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GPT-3 scaling plateau in < 3 OOMs


Consider figure 15 from this paper.

Some people (arguably the authors of this paper) predict that as we scale models past GPT-3's size (the 10^11 parameter learning curve, models with parameter count X trained on X elapsed tokens will score close to the L(D) line at X elapsed tokens.

We are interested in whether instead the trendline will "plateau" or at least be substantially slower than the line L(D) by the end of the next 3 orders of magnitude of parameter count. For the sake of specificity, let's say substantially slower = less than half as steep as L(D) on this graph.

If and when this graph is extended to 10^14 parameter models trained on 10^14 elapsed tokens of similar-quality data, will the 10^14 parameter learning curve have slowed down substantially?

This question resolves positively if the relevant experiment is done and reported (extending this graph, or providing equivalent data) and the slope of the learning curve for the 10^14 parameter model around 10^14 data points (Say, from 10^12 to 10^14) is less than half as steep as the slope of L(D). It resolves negatively if instead the slope is at least half as steep as L(D).

This question also resolves positively (or negatively) if it becomes uncontroversial what would have happened if the experiment had been done. For example, maybe other experiments will provide much more evidence about neural net scaling trends in general, such that it will be easy to calculate what would happen with this one in particular.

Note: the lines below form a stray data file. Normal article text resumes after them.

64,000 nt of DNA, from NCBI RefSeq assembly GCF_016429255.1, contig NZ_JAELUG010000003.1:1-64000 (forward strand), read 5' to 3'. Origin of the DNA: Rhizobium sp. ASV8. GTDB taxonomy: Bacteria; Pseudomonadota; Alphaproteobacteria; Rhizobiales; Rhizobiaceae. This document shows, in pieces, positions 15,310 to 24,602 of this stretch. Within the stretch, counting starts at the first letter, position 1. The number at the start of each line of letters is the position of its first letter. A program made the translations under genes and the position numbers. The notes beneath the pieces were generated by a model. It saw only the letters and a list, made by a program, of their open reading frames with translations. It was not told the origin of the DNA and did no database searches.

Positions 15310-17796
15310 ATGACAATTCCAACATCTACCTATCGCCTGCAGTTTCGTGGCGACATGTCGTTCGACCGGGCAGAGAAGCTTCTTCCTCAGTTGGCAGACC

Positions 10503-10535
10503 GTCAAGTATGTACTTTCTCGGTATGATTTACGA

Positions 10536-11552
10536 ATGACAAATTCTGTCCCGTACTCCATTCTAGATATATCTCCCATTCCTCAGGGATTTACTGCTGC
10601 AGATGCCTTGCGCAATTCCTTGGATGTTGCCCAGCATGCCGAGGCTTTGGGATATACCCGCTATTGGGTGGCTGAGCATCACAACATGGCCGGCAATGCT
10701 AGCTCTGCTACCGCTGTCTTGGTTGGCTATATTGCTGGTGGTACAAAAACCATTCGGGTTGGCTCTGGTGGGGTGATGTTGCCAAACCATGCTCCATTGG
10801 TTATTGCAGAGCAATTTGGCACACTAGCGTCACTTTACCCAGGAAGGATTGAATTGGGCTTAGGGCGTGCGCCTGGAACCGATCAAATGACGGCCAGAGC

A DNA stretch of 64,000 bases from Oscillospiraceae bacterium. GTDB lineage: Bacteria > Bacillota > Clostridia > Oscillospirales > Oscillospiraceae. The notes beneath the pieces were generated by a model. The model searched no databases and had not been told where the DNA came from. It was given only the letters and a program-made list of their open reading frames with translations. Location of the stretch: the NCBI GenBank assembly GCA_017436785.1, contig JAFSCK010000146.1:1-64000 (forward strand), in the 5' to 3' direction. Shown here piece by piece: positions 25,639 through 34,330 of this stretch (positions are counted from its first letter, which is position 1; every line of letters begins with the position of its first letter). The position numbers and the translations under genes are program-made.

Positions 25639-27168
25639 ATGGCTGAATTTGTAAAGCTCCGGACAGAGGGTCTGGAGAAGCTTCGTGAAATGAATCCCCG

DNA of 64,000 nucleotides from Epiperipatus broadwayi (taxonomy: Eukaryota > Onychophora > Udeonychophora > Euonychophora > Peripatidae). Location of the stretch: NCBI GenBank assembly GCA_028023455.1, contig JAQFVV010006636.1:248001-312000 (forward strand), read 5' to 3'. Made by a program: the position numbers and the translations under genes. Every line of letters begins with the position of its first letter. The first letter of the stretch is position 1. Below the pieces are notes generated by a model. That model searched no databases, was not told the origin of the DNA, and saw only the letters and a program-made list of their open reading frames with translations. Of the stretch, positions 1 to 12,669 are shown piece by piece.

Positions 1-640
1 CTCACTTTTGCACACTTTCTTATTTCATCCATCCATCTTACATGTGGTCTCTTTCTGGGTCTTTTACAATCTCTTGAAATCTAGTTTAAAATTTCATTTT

This question resolves ambiguously if by 2050 no one has performed the experiment AND there is no consensus about what would have happened if someone had.

The Metaculus moderators are the judge of final resort for determining whether and how to resolve this question.

For more context, see the comment threads below (Search for "It's a big deal.")

It is important that the data used to extend the graph be of similar quality. Obviously if we just threw in 10^14 tokens of basic arithmetic problems, the model would get good at basic arithmetic but not at anything else, and it's unclear whether the result would be on-trend or not. Ideally we'd have 10e14 tokens of diverse internet text, scanned books, chat logs, emails, etc. If this experiment gets done with different-quality data, the question becomes whether it gives us enough evidence to uncontroversial predict what would have happened if we had done it with similar-quality data.

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